Chelsea striker Fernando Torres believes Spain are an even better team than when they won the World Cup four years ago despite opening the defence of their title with a humiliating 5-1 thumping by the Netherlands.
We are the same as we were a week ago, or four years ago. The team has matured with age. There is nothing to say that the team is worse, I would say it is a lot better," said the 30-year-old.
The defeat against the Dutch was Spain's heaviest in 51 years, but Torres insisted their experience of winning three consecutive major tournaments before landing in Brazil will mean the squad's confidence is not short when they face Chile on Wednesday.
"Psychologically we are prepared. We need to look at Chile and analyse them," he said.
"Mentally I think the team is prepared for a situation like this. This group has gone through very good and very bad moments together. We know what we are capable of and I don't think the psychological factor will be a problem."
The one note of comfort for the world and European champions is that they also lost their first game in South Africa four years ago to Switzerland.
And despite calls for coach Vicente del Bosque to ring the changes and introduce younger players for the match against Chile, Torres believes their experience from 2010 should serve as reason not to panic.
"There is no reason to change our system. In South Africa we lost the first game and we kept doing the same and were champions. We have to think that this team still has a lot of football ahead of it to achieve things once more.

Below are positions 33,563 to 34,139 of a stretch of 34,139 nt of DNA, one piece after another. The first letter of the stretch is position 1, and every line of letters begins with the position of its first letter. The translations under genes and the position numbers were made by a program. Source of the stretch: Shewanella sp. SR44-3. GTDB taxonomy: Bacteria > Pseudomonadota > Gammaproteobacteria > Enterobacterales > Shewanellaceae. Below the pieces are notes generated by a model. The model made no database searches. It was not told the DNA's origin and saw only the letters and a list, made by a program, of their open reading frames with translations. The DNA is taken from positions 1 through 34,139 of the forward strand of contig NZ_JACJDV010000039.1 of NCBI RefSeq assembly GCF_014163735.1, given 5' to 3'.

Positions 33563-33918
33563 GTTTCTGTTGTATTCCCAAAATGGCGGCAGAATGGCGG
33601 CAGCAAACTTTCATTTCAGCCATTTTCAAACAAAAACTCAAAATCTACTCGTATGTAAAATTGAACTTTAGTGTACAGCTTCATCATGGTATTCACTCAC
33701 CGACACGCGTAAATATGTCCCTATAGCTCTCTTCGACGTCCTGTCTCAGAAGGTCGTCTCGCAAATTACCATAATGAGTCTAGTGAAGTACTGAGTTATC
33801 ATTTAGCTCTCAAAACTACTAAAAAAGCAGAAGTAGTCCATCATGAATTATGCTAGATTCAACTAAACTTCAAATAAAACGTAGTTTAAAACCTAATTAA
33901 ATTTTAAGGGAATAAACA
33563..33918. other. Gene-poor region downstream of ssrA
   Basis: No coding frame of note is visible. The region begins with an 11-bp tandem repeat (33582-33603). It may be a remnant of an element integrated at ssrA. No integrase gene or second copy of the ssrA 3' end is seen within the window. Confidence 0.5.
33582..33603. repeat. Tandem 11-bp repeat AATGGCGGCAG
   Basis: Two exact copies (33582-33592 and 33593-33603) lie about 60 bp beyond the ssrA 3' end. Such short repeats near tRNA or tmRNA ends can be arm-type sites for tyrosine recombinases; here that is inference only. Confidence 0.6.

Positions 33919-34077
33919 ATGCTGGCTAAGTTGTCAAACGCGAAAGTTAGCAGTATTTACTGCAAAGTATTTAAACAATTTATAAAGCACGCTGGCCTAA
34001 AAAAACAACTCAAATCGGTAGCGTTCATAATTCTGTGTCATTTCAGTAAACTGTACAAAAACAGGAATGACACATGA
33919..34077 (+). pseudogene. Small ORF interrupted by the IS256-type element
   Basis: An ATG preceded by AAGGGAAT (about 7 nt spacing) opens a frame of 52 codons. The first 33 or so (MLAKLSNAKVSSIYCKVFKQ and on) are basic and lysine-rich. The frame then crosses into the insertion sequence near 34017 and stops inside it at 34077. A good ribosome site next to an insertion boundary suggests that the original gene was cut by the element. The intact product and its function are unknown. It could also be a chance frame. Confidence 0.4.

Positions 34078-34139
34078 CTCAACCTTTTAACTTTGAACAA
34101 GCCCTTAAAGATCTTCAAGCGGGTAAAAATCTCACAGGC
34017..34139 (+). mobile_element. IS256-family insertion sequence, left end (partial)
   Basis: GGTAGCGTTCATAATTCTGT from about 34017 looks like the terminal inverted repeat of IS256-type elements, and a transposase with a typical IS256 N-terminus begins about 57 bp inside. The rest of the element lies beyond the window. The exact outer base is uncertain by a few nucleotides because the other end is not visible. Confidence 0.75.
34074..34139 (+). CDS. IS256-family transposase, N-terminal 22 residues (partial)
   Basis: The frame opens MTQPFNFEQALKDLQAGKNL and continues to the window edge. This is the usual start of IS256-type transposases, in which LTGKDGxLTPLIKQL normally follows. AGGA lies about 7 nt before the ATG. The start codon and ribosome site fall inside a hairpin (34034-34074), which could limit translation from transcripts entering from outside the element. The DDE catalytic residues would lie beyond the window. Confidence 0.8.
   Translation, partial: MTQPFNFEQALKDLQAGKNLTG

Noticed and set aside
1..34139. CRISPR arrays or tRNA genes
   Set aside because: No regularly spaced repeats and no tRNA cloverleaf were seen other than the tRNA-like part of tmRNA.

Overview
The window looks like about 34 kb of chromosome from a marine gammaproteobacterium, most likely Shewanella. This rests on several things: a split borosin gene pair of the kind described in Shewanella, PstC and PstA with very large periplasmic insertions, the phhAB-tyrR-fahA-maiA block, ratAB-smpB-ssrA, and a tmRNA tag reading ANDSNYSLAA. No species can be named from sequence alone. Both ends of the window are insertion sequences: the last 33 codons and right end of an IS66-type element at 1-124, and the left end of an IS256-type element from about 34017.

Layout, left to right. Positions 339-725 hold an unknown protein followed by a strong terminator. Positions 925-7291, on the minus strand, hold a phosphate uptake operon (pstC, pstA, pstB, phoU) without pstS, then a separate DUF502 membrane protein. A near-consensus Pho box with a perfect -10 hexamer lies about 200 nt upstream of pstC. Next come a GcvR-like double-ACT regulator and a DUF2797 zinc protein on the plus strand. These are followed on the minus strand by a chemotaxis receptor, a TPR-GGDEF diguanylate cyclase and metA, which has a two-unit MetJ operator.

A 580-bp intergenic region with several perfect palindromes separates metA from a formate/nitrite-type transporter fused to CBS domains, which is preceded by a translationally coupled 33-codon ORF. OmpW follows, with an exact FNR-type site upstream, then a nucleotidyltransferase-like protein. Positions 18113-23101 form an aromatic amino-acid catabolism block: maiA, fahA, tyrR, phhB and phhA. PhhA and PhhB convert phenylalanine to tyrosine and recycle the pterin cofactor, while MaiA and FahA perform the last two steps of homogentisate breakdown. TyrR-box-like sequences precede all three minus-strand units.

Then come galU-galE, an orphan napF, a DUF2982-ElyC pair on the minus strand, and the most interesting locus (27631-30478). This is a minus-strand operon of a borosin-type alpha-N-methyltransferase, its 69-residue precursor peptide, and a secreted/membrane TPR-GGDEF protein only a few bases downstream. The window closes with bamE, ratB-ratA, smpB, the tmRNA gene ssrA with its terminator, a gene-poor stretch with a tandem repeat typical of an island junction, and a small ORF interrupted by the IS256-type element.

"There will be a lot of people that believe in this team, that we have seen lift us up in similar situations and that will be with us. Now more than ever we need to be together as a group and it is us that need to fix this situation."
"Unfortunately we have already gone through this situation, albeit not quite as hard in South Africa. We need to forget the Netherlands game and getting to the next round depends on beating Chile.
"We need to win all the games from now until the end."
Torres was one of a number of senior players questioned after he failed to convert a glorious chance into an open goal in stoppage time, an error that could prove vital should Spain's chances of qualifying come down to goal difference.
However, the harshest criticism was saved for goalkeeper and captain Iker Casillas who endured a nightmare game in which he conceded more times than in Spain's previous two tournaments combined.
Torres, though, echoed the words of Del Bosque in blaming a collective bad day rather than Casillas individually.
"The fault was of the group, not one player. It is the group that has made us champions of the world and Europe and it is the group that will win or lose in Brazil.
"You cannot point the finger at one player, it makes no sense.
"We don't need to look at anyone else but ourselves, they were our errors. We need to find solutions to the problems we had quickly because Chile play with a similar system to the Netherlands."